As in the 1940s, there is a need for broader NCTE action against fake news.  NCTE has already begun to advertise teachers’ best work in this area.  It can be additionally helpful in connecting teachers to the resources news organizations are producing. But NCTE must also stand as a collective voice and advocate for media literacy. Most academic standards address media literacy, but often in ways that are too cursory for the challenge at hand. Too often teachers limit instruction in evaluating sources to a single research assignment rather than a regular practice, something that is unlikely to make an impact. Teachers must have the room, resources, and, perhaps most important, preparation to address fake news in the English classroom, and NCTE is well-suited to argue why this is and how to get there.

At a time when the curriculum is narrowing, arguing for more is no small achievement, even if we understand that the end result will yield better readers and writers. But if a political and media culture in which seemingly anything goes has shown us anything, it is that we must argue for more instruction in media literacy with conviction all the same.

[1] Samuel Beckhoff, “The Rainbow,” English Journal 32.6 (June 1943), 325–330.

[2] Board of Directors Meeting Minutes, November 1944, p. 293, Series 15/70/001, National Council of Teachers of English Archives.  Other documents related to the Reader’s Digest debate can be found on the NCTE archives webpage: https://archives.library.illinois.edu/ncte/about/december.php#1944.

[3] Beckhoff, 325.

Jonna Perrillo is associate professor of English education at the University of Texas at El Paso and author of Uncivil Rights: Teachers, Unions, and the Battle for School Equity.

Using Advertisements in the Classroom

macOn this day in 1984, the “1984” commercial launched Apple’s Macintosh personal computer in the United States. The 45-second ad, which aired during a break in the third quarter of Super Bowl XVIII, was declared the best ad of the last 50 years in 1995. Directed by Alien and Blade Runner director Ridley Scott, the advertisement cost $1.6 million to produce and was aired only once. How can you use advertisements in the classroom?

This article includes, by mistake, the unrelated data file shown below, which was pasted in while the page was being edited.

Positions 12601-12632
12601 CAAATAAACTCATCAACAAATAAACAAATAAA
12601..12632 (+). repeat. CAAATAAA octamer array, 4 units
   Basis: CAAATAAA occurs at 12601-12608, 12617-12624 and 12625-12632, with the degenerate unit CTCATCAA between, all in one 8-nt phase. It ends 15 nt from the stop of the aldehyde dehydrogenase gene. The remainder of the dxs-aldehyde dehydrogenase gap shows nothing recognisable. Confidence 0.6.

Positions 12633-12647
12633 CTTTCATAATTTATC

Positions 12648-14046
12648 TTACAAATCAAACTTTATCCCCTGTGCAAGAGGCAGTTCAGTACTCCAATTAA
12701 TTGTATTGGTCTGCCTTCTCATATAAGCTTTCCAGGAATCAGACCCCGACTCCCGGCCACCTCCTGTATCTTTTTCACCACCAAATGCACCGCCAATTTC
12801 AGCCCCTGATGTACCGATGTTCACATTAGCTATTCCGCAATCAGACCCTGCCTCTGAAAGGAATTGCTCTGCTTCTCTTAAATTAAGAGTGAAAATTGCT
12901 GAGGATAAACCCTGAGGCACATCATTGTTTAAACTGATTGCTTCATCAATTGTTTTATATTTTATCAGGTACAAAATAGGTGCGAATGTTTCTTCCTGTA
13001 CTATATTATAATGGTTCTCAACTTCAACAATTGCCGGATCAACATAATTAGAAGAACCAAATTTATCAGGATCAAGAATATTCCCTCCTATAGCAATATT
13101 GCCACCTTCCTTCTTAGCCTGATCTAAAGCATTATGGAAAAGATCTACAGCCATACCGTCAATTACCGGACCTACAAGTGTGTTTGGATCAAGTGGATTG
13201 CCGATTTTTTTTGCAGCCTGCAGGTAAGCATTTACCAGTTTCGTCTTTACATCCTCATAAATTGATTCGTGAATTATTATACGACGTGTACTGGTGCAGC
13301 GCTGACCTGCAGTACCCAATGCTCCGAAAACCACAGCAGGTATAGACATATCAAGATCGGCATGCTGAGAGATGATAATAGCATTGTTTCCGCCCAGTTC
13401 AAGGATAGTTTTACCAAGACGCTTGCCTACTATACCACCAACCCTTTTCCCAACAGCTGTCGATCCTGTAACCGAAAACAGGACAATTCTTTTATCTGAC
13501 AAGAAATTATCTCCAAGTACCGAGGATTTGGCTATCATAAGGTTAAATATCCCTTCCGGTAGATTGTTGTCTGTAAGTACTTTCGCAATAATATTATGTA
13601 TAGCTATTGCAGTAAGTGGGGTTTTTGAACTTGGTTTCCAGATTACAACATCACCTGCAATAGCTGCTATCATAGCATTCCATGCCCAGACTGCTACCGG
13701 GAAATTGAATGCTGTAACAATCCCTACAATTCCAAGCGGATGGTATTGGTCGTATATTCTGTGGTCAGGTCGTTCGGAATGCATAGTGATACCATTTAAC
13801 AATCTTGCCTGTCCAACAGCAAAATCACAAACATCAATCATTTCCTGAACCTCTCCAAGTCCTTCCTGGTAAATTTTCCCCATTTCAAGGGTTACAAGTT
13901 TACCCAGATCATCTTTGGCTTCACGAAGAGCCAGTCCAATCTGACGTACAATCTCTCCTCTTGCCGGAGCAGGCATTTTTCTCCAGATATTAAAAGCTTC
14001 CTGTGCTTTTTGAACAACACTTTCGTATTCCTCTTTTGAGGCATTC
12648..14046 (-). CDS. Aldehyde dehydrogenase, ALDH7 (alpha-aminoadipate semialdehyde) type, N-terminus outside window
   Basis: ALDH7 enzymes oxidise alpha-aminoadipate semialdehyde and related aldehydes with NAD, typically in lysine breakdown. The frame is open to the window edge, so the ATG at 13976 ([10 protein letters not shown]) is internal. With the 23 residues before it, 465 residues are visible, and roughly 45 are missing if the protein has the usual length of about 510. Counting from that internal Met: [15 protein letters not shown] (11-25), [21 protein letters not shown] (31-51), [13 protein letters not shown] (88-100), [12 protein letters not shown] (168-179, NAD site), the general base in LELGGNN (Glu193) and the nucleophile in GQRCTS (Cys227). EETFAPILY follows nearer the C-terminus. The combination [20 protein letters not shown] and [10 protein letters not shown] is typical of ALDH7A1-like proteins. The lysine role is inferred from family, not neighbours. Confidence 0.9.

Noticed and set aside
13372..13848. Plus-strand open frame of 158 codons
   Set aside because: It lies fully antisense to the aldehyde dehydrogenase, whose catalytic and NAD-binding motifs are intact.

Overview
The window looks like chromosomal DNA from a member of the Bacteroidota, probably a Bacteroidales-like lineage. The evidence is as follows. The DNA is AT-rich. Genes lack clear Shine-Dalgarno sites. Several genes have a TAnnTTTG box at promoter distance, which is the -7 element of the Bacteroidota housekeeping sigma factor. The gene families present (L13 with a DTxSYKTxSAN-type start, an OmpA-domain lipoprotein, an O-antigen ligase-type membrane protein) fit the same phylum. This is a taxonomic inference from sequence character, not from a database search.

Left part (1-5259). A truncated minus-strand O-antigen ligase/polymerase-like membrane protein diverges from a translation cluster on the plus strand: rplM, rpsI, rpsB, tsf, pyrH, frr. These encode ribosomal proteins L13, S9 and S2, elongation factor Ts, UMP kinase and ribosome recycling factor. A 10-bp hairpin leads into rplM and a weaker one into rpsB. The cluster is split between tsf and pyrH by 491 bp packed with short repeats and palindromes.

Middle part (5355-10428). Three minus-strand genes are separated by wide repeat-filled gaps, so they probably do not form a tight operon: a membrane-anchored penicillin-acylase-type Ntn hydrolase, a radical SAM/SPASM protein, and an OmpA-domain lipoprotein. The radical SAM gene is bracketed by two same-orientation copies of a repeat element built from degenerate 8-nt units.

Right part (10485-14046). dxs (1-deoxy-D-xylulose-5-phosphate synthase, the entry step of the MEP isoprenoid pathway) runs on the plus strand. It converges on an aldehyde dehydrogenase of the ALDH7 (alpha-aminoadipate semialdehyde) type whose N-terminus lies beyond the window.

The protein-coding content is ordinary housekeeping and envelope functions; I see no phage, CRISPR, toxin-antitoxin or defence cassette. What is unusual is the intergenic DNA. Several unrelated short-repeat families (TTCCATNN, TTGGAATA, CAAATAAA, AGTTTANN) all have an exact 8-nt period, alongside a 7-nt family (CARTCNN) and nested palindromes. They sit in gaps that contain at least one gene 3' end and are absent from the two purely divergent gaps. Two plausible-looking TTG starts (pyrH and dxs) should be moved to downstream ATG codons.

Begin by checking out one of these lesson plans from ReadWriteThink.org:

After finishing one or more of the lessons on advertising above, have students create original advertisements. Begin by having students review the advertising techniques they’ve studied (propaganda, advertising fallacies). Next, have students identify a subject for their ad, such as a favorite television show, album, or product; an upcoming event; or a political figure. Then, ask small groups to create advertisements designed to persuade others to use a product, hold a viewpoint, or participate in an activity.

How else can you use advertisements in the classroom?

This Week is United States Media Literacy Week

“The Department of Elementary and Secondary Education shall encourage school districts to implement instruction in media literacy skills at all grade levels, and in any of the core subjects or other subjects, to equip students with the knowledge and skills for accessing, evaluating, and creating all types of media.”

http://www.ncte.org/policy-analysis-initiative?reportid=214

Media literacy is the ability to access, evaluate, analyze, act, communicate and create using all forms of media. The mission of Media Literacy Week, October 31 – November 4, 2016, is to highlight the power of media literacy education and its essential role in education today.